Algerian actor Fellag stars as Monsieur Lazhar, a man pursuing political asylum in Canada. After a school-related tragedy, Lazhar tackles the challenge of comforting mourning students with his graceful humor.
Monsieur Lazhar is a French Canadian film, a bittersweet comedy about an Algerian immigrant who gently moves into the role of teacher and comforter for a grief-stricken class of middle-school children in Montreal.
The film was nominated for an Academy Award for Best Foreign Language Film of 2011. (It lost to Iran's A Separation.) But last month it swept the Genies, Canada's national film prizes, winning best picture, director, actor and three other awards.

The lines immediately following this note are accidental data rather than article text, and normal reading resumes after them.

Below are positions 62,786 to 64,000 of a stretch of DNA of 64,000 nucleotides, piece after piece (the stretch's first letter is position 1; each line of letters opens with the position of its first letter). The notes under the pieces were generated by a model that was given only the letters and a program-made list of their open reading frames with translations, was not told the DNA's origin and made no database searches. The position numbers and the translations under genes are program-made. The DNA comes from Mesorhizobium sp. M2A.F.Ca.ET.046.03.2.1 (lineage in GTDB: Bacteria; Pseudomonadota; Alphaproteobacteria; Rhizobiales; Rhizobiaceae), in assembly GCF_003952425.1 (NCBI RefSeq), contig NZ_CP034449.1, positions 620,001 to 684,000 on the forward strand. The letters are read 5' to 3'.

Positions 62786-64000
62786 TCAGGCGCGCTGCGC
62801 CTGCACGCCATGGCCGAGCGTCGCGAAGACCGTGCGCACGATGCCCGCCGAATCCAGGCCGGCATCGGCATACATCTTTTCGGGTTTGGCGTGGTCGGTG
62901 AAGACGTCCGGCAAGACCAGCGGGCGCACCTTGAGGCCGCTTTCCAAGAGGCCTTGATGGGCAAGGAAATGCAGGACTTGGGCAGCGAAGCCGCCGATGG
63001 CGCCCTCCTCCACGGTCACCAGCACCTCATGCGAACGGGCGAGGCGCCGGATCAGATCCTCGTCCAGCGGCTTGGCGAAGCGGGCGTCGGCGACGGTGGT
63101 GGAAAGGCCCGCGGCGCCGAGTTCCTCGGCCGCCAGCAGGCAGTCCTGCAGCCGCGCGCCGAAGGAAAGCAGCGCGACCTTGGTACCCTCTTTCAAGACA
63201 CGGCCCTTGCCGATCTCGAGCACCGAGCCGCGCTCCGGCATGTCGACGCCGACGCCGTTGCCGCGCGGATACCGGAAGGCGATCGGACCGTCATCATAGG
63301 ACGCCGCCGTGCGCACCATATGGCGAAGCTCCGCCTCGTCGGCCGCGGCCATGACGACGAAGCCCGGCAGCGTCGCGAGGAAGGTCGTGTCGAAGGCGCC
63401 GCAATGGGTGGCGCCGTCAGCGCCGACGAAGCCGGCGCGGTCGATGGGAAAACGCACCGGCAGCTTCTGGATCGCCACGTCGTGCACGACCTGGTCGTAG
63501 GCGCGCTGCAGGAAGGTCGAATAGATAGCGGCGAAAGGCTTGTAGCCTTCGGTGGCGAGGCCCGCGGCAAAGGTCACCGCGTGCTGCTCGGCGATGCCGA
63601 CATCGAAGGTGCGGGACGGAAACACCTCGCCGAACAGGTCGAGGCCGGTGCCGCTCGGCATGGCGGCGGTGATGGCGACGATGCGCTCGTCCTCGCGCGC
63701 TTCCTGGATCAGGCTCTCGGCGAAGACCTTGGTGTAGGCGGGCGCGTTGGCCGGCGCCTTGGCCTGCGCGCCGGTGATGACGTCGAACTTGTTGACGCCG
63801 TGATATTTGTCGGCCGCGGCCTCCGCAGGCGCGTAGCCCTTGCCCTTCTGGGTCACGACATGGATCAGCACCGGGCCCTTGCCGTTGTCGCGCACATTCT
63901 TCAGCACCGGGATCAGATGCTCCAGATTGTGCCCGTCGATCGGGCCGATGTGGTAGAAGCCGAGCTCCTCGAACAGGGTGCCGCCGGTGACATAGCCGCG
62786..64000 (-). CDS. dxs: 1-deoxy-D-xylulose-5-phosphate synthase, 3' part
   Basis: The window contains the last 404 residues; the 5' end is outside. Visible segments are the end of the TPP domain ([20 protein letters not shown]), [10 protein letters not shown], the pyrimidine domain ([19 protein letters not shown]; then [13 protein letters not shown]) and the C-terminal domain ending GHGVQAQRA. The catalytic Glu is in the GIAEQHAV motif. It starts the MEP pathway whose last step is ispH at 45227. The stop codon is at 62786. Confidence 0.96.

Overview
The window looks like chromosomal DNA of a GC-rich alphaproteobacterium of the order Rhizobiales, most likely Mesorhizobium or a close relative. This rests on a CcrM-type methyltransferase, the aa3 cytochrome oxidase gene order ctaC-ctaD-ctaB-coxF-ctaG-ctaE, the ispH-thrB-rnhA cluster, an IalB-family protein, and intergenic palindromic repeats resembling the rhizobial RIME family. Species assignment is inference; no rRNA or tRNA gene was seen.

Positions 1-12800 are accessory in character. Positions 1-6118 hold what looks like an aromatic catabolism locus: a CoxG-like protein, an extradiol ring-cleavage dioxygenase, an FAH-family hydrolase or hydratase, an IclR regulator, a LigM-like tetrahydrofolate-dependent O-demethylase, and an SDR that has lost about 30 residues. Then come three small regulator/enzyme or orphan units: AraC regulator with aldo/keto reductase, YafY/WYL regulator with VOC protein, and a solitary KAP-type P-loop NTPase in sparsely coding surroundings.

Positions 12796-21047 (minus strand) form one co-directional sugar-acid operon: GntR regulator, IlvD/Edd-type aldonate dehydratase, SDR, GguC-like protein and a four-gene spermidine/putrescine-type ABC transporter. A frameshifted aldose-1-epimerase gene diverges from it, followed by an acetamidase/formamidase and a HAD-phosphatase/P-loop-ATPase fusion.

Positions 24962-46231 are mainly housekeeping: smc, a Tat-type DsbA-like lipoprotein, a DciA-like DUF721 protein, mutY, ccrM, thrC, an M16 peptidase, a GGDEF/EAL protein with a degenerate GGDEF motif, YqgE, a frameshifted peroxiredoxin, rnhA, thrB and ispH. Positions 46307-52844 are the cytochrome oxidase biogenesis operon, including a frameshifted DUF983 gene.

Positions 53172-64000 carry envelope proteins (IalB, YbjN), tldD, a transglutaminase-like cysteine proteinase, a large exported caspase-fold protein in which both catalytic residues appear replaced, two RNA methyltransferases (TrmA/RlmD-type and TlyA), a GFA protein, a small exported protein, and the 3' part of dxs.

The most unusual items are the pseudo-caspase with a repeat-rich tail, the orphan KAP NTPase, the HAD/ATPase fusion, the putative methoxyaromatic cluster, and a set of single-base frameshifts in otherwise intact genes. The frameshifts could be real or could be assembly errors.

Now, a piece of fiction inspired by the Titanic's fateful voyage. In the weeks leading up to the anniversary of the famous shipwreck, a cluster of books have been released looking back on the voyage. But the book that caught the eye of NPR's Lynn Neary is invented. It's the story of a fictional shipwreck that occurred two years after the Titanic. It's called "Lifeboat." Here's her report.
Philip Kerr is a British novelist, born a decade after the end of World War II, who has written a series of compelling thrillers about crime in wartime Nazi Germany. His hero — mostly a hero — is a tough and cynical Berliner, a cop named Bernie Gunther. The newest book is the eighth in the series; it's called Prague Fatale.